Category Archives: History

Washington and Oregon Galleries Updated

I added some new photos to my galleries of Washington State and Oregon. I recently took a trip to see Native American petroglyphs and pictographs near The Dalles, on the Columbia River. I also have added a few candids of my home city, Portland, that speak to the state’s larger national and global identity as both the beaver state and brewpup capital of the universe.

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New photos added of eastern Washington

I just finished a trip through eastern Washington and added photographs on my Washington gallery page. News shots were taken in Whitman and Lincoln County, as well as at the Omak Stampede. That means agriculture, barns, and Native American culture.

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A Few Photos of Native American History

The Utes of Colorado were kicked out of Colorado, except the four corners, and forced to relocated to marginal lands in Utah. Today their lands are called the Uintah-Ouray Reservation.

The Utes of Colorado were kicked out of Colorado, except the four corners, and forced to relocated to marginal lands in Utah. Today their lands are called the Uintah and Ouray Reservation, in  Duchesne County, Utah.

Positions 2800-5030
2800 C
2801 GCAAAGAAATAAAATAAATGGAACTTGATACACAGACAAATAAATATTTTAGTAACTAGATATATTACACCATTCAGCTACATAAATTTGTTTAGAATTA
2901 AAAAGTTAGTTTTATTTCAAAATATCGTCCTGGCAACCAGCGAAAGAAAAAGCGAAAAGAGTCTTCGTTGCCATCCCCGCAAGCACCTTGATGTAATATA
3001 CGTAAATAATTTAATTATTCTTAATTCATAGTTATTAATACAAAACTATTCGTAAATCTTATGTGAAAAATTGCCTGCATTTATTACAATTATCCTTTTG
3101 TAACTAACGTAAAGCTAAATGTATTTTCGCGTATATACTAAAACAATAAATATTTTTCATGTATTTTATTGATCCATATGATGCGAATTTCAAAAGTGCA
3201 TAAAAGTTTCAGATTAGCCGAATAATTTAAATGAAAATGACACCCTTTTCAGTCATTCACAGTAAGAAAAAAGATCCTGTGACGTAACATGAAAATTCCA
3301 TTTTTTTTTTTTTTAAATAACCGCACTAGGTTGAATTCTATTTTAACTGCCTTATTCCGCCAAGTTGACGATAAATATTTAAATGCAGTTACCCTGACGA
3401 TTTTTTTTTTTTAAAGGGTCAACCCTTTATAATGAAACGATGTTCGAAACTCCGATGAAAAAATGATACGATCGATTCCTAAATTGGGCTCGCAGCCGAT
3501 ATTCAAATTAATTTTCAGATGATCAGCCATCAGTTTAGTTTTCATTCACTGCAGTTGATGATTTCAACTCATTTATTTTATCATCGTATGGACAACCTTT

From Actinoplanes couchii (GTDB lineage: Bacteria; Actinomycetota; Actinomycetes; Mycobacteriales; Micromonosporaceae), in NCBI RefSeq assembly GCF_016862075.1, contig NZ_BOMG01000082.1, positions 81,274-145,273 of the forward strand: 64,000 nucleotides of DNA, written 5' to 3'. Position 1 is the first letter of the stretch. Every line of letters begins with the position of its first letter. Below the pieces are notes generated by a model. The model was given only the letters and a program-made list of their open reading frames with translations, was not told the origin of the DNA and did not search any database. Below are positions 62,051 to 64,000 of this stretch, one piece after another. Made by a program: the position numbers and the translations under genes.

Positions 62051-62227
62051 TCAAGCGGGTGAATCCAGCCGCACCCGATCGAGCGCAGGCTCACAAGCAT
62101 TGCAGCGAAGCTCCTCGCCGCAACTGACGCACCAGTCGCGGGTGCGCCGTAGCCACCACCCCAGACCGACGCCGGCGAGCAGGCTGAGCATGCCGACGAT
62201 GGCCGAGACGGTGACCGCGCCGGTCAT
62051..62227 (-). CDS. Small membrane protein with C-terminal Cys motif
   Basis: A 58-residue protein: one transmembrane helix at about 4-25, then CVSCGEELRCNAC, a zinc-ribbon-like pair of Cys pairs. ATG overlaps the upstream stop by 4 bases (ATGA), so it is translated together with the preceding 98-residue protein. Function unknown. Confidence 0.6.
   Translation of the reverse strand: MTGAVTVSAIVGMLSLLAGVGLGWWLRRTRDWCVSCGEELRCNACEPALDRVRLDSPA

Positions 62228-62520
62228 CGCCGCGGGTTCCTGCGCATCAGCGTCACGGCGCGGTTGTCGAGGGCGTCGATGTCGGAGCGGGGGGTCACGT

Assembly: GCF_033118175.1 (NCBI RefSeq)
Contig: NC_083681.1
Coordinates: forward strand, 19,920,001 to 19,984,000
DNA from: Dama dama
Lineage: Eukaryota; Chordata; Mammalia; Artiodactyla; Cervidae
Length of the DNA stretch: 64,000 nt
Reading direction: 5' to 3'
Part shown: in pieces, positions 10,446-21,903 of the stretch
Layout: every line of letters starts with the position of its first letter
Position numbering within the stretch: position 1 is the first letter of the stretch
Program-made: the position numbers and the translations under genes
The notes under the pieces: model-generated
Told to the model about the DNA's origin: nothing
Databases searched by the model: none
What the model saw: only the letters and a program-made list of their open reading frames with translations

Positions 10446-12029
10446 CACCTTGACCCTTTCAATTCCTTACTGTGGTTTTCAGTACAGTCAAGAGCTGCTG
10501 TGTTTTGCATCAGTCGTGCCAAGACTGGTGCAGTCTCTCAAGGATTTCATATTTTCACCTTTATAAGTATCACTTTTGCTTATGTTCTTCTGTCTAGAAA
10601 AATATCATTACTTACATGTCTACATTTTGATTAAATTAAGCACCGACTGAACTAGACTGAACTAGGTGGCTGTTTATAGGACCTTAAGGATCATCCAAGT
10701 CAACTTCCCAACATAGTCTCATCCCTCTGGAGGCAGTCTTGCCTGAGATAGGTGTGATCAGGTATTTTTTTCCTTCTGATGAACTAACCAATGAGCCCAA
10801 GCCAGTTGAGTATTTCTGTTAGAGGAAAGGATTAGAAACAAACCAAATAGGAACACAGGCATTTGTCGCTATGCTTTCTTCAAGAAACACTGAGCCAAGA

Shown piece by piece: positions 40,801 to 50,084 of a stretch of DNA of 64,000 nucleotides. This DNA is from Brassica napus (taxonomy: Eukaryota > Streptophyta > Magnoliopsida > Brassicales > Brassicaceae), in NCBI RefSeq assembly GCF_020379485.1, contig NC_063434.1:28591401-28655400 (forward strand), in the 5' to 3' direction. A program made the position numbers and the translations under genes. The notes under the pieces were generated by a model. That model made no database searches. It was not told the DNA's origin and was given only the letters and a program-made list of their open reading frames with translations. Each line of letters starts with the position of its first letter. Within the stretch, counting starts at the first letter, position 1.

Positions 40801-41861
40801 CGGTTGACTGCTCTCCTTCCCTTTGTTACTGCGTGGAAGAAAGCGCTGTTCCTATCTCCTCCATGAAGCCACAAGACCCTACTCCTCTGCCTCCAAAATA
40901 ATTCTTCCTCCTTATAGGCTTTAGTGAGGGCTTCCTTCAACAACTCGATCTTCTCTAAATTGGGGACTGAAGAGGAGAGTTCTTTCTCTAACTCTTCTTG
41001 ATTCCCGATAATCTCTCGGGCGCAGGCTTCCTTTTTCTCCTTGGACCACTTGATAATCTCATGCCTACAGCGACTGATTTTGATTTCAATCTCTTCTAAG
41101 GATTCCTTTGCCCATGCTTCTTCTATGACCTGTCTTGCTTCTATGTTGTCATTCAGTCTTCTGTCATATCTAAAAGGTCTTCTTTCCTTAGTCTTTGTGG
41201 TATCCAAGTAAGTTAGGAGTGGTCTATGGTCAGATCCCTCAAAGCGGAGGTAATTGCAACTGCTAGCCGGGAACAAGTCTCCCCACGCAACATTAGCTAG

I began my 2,800 mile journey from St. Louis to Seattle (May 23-27) by visiting the Museum of Westward Expansion, underneath the Gateway Arch. Giant wall-size images of famous Indian chiefs wearing "Great White Father" medallions are on display. The display is quite powerful if one knows the history behind their respective peoples.

I began my 2,800 mile journey from St. Louis to Seattle (May 23-27) by visiting the Museum of Westward Expansion, underneath the Gateway Arch. Giant wall-size images of famous Indian chiefs wearing “Great White Father” medallions are on display. The display is quite powerful if one knows the history behind their respective peoples.

Near Meeker Colorado, a nearly 90-year marker celebrates the site where Indian agent Nathan Meeker and colleagues were killed. A more nuanced description of the incidents can be found in Bury My Heart at Wounded Knee; Meeker had called in the U.S. Cavalry triggering fears of a massacre prior to the fight.Near Meeker, Colo., a nearly 90-year marker celebrates the site where Indian agent Nathan Meeker and colleagues were killed. A more nuanced description of the incidents can be found in Bury My Heart at Wounded Knee; Meeker had called in the U.S. Cavalry triggering fears of a massacre prior to the fight.

Colorado's political and economic interests promoted cleansing the territory of the Utes to promote mining, ranching, and other enterprises in the 1870s. The Meeker area, seen here, was one of the last they held. The map seen on the interpretive sign, barely visible, shows the erosion of their lands during the settling of the region by mostly white Americans.